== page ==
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'I am constantly amazed by the knowledge that consultants bring'

If you want to improve your performance as an athlete, then data – and insight into that data – can be highly valuable. David Salguero Kuiters wrote about this previously in his blog about IRIS. But how did this project actually come about? And what exactly is expected of our consultants? Dennis van Kooij of the Amsterdam University of Applied Sciences tells us all about it.

So, you don't work internally at Capgemini. Where exactly do you come from?

“That’s right. I work for the Amsterdam University of Applied Sciences (AUAS). We applied for the subsidy for this project together with the AUAS and the Vrije Universiteit, since this type of application can only be submitted to the government through a knowledge institution. The project therefore also falls under the Sport Innovator program of the Ministry of Health, Welfare and Sport. This initiative brings people in sports, science, business and the government together to develop innovations within the sports world.“

Yours is one of the two projects that were approved in the first round. What was your idea?

“There’s plenty of data in sports, but still not enough insight. We would like to carry out more analysis on the data, including approaches used in data science and prediction analyses. But this is only possible if the data is easily accessible. Much of the data that’s currently being collected is stored in a fragmented manner, which makes multidisciplinary data analysis difficult. Athletes often receive insufficient feedback on the data as well. For these reasons, we wanted to team up and create a tool that would allow all data to be organized and available in one place.”

How did you end up collaborating with Capgemini?

“Capgemini had previously been involved in a rugby project. We connected with each other during the showcase and talked to the people who had set up that project. The IRIS project seemed like another interesting initiative for them to get their hands on. Together with sports federations and knowledge centers, Capgemini even ended up helping to write the application for the subsidy.”

A number of our consultants are currently working on the IRIS project. How did they get involved with this project?

“At the beginning of the project we started collaborating with Capgemini’s Insights & Data department, and they assigned a project manager to help us. He just so happened to be a former baseball player for the Dutch national team, so he was also excited about the project right away. He then showed the support department that it was a really interesting project that employees could learn a lot from. As a result, colleagues who were not working on a project at the time ended up joining us.”

“We will have achieved our goal once everyone is using the tool: from the NOC*NSF and top-level sports to recreational teams with amateurs and new talents.”

What kind of people are working on IRIS?

“It really varies. Some people have a lot of experience and others don’t. That makes it a very dynamic group in which we can all learn a lot from each another. In addition, the project involves some front-end work, back-end development, a link to the cloud and now a link with data analytics, too. This allows everyone to contribute in their own way and pursue their personal learning goals as much as possible. That’s our intention, in any case. The result is a win-win scenario that benefits both the project and the employees. ”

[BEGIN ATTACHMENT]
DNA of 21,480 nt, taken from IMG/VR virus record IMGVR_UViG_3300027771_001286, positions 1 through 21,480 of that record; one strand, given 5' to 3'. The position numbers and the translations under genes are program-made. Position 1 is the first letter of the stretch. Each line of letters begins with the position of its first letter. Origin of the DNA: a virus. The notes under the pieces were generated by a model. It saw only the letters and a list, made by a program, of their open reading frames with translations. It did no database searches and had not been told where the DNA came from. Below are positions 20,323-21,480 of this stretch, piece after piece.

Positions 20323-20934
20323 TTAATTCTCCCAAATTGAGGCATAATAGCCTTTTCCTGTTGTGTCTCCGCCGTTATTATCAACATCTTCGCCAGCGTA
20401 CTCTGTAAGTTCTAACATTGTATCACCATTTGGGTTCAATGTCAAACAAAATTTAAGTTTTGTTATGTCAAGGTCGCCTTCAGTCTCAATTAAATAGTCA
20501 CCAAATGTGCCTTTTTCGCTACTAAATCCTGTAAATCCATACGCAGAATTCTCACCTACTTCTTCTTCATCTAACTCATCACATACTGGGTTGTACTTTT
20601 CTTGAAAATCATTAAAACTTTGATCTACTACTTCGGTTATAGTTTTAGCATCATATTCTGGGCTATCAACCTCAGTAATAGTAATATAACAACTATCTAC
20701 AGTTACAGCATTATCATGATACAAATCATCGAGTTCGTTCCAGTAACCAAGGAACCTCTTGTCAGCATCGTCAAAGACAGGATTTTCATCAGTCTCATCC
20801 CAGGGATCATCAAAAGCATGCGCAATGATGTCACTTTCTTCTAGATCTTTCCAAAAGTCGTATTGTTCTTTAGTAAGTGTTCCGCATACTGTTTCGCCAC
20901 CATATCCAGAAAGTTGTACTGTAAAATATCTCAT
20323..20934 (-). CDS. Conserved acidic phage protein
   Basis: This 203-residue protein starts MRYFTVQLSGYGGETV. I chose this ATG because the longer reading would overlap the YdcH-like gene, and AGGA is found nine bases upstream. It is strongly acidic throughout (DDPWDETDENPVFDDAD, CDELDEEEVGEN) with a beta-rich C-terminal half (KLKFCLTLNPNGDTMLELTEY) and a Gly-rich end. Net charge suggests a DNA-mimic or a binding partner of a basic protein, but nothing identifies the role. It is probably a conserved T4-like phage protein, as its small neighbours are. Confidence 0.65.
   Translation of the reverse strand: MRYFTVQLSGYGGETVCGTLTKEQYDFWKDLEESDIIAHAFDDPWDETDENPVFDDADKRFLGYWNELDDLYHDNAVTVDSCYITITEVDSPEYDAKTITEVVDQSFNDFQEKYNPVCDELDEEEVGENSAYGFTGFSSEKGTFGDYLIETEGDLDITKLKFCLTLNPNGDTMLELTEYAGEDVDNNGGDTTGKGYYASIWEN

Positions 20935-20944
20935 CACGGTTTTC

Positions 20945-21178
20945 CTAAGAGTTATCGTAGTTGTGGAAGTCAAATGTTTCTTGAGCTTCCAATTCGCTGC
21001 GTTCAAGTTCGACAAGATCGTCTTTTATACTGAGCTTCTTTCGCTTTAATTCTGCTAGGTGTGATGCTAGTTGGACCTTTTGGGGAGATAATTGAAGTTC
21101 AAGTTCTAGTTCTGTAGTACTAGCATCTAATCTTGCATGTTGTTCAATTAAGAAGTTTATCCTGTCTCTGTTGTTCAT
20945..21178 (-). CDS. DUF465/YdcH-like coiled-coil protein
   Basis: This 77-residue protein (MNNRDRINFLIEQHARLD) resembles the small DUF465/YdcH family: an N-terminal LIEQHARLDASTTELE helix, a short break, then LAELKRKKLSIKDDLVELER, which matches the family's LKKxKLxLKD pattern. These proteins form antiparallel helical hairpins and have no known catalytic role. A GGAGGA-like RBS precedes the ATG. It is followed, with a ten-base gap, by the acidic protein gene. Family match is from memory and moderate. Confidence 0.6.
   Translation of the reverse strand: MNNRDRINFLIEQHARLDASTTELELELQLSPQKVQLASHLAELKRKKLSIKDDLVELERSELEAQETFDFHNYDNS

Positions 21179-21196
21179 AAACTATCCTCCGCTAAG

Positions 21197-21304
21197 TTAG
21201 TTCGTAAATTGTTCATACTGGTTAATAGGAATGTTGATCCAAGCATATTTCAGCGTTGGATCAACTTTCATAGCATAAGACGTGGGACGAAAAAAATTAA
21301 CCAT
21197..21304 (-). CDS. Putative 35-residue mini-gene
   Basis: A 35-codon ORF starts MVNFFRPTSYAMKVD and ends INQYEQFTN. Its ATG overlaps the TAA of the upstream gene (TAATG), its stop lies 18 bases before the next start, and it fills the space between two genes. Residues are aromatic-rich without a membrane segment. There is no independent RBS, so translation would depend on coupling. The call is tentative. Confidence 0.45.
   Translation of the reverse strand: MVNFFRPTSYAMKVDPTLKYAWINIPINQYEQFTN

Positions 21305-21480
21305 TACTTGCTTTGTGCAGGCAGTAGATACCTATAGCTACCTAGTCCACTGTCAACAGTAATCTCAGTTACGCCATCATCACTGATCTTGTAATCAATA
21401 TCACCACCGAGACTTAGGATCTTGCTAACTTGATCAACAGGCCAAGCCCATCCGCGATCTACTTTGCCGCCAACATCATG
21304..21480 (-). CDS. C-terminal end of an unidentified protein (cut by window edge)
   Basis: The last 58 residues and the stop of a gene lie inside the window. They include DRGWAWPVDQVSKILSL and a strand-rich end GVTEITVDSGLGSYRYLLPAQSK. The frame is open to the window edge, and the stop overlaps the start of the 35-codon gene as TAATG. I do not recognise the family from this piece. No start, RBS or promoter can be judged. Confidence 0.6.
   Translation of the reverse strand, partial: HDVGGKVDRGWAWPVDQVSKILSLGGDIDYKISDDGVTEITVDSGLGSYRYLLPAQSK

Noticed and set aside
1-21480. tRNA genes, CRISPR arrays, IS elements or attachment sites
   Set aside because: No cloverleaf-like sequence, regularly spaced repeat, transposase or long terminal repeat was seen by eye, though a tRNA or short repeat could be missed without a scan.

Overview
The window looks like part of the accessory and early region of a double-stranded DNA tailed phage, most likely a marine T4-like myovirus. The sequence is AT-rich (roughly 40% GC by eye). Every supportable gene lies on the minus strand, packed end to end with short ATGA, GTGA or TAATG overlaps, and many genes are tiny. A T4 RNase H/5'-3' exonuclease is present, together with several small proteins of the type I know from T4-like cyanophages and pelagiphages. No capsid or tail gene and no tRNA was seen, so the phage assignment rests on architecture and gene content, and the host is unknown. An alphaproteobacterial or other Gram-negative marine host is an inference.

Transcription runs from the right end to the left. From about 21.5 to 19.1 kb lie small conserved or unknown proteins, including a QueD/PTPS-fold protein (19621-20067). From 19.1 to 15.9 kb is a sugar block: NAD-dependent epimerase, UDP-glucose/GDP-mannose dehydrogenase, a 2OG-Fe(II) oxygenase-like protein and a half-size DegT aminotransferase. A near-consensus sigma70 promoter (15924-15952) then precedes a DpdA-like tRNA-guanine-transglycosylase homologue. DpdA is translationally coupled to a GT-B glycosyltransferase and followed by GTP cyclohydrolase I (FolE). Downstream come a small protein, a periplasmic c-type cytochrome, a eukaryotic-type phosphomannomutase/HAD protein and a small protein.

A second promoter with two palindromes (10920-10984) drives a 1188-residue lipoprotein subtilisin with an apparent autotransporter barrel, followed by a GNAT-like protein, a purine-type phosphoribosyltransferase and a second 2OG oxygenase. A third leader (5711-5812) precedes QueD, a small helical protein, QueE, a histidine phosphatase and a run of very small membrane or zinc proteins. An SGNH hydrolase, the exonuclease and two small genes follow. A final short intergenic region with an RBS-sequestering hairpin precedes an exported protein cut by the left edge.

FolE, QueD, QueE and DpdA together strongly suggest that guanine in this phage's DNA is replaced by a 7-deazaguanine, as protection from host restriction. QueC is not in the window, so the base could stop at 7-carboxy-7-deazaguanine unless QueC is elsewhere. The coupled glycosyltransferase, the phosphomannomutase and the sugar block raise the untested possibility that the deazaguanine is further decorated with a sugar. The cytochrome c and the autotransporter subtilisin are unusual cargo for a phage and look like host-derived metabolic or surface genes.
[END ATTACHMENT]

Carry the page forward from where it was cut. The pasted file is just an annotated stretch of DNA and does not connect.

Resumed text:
What do you expect from our consultants?

“We work with a Java back-end and use the AWS cloud, among other things, so it’s useful if you already have knowledge of these kinds of topics, are familiar with them or would like to learn. But what we really expect is that you’ll be enthusiastic and eager to develop your skills. That’s the most important thing.”

People in the US are already doing a lot with data (e.g. in baseball). What makes IRIS really something new?

“It’s true that there are already various tools on the market, but they often cannot hold all of the data you want to store. That isn’t helpful for a coach or athlete, obviously. We therefore decided to approach things the other way around and talk to the sports federations first. We asked them what kind of data they needed and how they would like to use it. This allowed us to create a truly custom-made solution in which coaches and athletes can access everything directly, in one application with a single login. It’s also a Dutch tool, which means we no longer need to store any data abroad. That makes it GDPR-proof and ensures that we can quickly add new features as well.”

That sounds good and it seems like the frameworks are already firmly in place. Is there still room for our consultants to make their own contribution?

“Absolutely! There’s always room for that. The knowledge that the consultants bring never ceases to amaze me. It’s important that we benefit from their involvement in the project, of course. We always consider the new input that consultants contribute, and this has already improved the platform several times. But the consultants should really get something out of it as well, and they can ultimately be better prepared to serve their clients.”

Did you ever think Capgemini was a company that also works on these kinds of projects?

“No, I actually didn’t. People often have an image of Capgemini as a commercial company. You do get together with all the parties and put down everyone’s interests in writing, of course. But in the end, all of us want to help top-level sports. That’s why I'm here and that’s why Capgemini is on board, too.”

Does a project like IRIS sound like music to your ears? And are you curious to know about the possibilities for you at Capgemini? If so, then check out our current openings. If you would like to learn more about the IRIS project, readDavid Salguero Kuiters’ story here.